By Ben Eubanks
This week I’m attending the Microsoft Ignite conference in Atlanta, and I was pretty amazed this morning to see some of the stuff coming down the line on the technology side. (More on why I’m attending an IT conference here.)
Microsoft bought LinkedIn earlier this year for $26 billion. At the time, many in the HR technology world made some observations and guesses about what might be coming down the line, and it’s still early to tell exactly how that will play out. However, the announcements at the opening keynote pointed to some amazing new tools that companies can leverage to improve the people side of the business.
Edit: after this was published I saw LinkedIn’s data integrated into Microsoft’s Cortana, an AI-driven assistant tool, to help users stay in contact with people in a business scenario. There’s one example of the Microsoft/LinkedIn integration at work.
Real People Analytics
One of the pieces of Office365 that was particularly appealing was MyAnalytics, which includes the ability to analyze individuals and their productivity metrics. Because of connections into email, calendar, and document management applications, users will have individual dashboards explaining how much time they spend on these types of activities:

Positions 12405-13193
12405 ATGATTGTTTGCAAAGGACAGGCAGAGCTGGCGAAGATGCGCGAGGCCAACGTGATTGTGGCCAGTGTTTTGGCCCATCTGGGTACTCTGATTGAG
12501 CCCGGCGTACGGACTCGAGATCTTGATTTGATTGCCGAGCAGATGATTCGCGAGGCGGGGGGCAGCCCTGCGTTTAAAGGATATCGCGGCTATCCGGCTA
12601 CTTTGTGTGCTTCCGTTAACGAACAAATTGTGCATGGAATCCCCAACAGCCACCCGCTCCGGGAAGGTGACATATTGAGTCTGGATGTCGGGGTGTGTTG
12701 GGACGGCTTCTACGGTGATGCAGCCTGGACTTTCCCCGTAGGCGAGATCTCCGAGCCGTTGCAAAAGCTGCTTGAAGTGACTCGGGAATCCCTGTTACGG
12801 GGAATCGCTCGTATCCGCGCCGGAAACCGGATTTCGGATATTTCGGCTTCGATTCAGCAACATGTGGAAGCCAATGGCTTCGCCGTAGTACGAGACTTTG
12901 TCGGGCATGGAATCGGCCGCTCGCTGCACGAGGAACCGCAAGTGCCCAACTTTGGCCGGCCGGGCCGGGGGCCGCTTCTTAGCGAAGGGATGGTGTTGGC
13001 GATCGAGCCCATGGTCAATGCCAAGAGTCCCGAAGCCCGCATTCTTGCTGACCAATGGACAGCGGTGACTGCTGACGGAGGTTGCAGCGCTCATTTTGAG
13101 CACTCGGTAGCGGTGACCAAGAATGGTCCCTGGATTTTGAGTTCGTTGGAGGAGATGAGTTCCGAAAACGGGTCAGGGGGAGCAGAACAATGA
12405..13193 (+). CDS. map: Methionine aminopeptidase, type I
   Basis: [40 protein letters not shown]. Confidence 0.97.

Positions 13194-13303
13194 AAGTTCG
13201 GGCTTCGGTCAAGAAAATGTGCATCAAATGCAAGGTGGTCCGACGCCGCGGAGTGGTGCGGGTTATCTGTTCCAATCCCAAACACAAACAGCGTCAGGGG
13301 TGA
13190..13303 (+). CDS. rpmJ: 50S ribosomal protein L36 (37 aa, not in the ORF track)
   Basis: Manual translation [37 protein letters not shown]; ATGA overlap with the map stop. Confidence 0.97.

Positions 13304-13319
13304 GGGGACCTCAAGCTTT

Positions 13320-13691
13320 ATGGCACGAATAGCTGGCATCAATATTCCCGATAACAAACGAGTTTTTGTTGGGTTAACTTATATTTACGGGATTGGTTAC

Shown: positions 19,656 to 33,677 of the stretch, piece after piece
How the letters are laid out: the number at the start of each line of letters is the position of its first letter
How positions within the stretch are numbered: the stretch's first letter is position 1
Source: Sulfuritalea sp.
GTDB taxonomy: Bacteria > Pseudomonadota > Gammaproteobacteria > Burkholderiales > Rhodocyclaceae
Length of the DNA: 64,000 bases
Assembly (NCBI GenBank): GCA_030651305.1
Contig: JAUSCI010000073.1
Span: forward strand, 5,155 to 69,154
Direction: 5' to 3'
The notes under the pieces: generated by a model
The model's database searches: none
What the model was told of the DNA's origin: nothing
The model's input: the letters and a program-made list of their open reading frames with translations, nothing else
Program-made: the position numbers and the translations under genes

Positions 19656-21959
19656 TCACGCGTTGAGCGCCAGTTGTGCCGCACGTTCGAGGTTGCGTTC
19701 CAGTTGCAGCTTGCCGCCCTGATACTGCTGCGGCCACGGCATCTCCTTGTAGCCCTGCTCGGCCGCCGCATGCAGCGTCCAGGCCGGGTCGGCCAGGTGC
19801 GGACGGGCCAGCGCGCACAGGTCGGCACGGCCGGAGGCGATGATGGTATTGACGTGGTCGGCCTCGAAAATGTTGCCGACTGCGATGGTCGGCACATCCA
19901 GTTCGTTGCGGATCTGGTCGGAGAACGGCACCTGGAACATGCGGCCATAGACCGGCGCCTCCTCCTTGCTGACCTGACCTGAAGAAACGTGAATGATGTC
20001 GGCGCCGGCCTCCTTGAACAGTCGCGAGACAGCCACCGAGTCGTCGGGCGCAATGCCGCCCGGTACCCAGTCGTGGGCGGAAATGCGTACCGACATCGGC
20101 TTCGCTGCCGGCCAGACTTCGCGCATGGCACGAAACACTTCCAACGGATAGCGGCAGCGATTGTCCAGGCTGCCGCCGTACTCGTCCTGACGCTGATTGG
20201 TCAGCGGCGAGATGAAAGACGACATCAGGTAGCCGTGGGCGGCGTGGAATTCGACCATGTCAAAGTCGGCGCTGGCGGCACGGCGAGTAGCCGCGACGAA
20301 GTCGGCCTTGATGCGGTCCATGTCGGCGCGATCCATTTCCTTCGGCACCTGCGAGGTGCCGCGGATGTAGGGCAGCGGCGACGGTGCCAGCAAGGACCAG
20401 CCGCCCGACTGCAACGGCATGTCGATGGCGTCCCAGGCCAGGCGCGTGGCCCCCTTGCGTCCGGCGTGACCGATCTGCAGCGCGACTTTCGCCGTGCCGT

- Total meeting time
- Total time spent on email management
- Time spent working outside of normal working hours (work/life balance data)
- Time spent multitasking during meetings (and whether that was “good” or “bad” multitasking)
This is pretty powerful, because companies want their people to be innovative and to drive value. One of the technology leaders at Tyco International mentioned during the keynote that he wanted his people “to operate with the mindset of a startup.”
This is a pretty classic case of hoping for “A” while encouraging “B.” We force employees to spend time in meetings, manage masses of email, and generally be unproductive. I believe this sort of insight will help companies to see how people are spending time and
The cynics might say that companies will be able to see who is important (or not) by looking at how “busy” they are in meetings or within email. But I subscribe to the belief of Henry Ford.
While we can’t track what people are thinking (yet), we can see the results of their work and hold them accountable for that. It’s exciting to think about how companies can leverage this data create the right environment for their best and brightest to create value for the business.